The ABC special Jesus, Mary, and Da Vinci was a fair program about a silly idea, but it illustrates a key distinction Christians need to be mindful of in our efforts to engage this culture.
The recent special walked through the ludicrous idea that Jesus was married to Mary Magdalene, that he had children that were shepherded off to the south of France, and that the church suppressed this information because it would undercut Jesus' deity. Furthermore, Mary's reputation as a prostitute was fabricated by church leaders to undercut her influence, and that of women in general, in the early church. The real story was kept by a secret society called "The Priory of Sion," to which many famous Europeans, such as Leonardo da Vinci, belonged. The entire theory is strung out in a novel known as The Da Vinci Code. What caused the stir, at least in part, was the author's claim that the backdrop to his fictitious story is based on the truth.
Anyone familiar with the Bible knows that three facts are clear. First, Mary indeed was not a prostitute. The effort to connect her to the woman who anointed Jesus' feet in Luke 7:36-50 or to Mary of Bethany in John 12 is fraught with difficulty. Second, Mary is introduced to us in Luke 8:1-3 as the beneficiary of an exorcism by Jesus. Third, her only other biblical role is that of witness to the crucifixion, burial, and resurrection of Jesus.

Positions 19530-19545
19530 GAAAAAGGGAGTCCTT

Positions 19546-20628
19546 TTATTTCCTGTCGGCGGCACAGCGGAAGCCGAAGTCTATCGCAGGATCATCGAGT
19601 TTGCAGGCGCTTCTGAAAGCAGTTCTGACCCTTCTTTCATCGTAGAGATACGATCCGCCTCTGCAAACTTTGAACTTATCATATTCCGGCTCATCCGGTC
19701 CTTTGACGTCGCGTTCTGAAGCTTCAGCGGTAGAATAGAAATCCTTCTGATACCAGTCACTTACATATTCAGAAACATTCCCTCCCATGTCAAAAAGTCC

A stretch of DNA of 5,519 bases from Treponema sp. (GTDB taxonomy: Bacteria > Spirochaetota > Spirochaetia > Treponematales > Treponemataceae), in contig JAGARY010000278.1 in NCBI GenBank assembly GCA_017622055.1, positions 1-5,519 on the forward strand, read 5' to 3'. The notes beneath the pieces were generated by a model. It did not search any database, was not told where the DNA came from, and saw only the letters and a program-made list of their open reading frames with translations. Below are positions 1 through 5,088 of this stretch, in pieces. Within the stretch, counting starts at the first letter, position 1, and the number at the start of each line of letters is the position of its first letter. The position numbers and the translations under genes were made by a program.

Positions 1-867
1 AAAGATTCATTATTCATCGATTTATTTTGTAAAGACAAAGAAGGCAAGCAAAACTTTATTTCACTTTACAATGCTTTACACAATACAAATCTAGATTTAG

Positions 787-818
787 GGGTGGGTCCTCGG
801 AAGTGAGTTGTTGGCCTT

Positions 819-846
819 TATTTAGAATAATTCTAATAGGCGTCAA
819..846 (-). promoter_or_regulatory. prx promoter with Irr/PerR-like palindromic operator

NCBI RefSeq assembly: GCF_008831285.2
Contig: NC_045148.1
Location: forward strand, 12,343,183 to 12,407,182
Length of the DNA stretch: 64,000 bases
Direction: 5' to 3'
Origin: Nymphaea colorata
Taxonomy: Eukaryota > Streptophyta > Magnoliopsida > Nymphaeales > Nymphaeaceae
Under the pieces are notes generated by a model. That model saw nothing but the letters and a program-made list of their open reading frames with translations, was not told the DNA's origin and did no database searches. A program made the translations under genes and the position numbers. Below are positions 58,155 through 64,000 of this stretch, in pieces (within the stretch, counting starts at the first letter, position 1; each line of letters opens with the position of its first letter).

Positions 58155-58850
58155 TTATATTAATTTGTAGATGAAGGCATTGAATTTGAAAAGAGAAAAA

When some in the early church called Mary an "apostle to the apostles," the point was not to promote women's ordination (and thus pose a threat to early bishops). The title only meant that she was divinely chosen and sent to the Apostles as bearer of the good news that Jesus was raised. In an era when women were not counted as legal witnesses, ...
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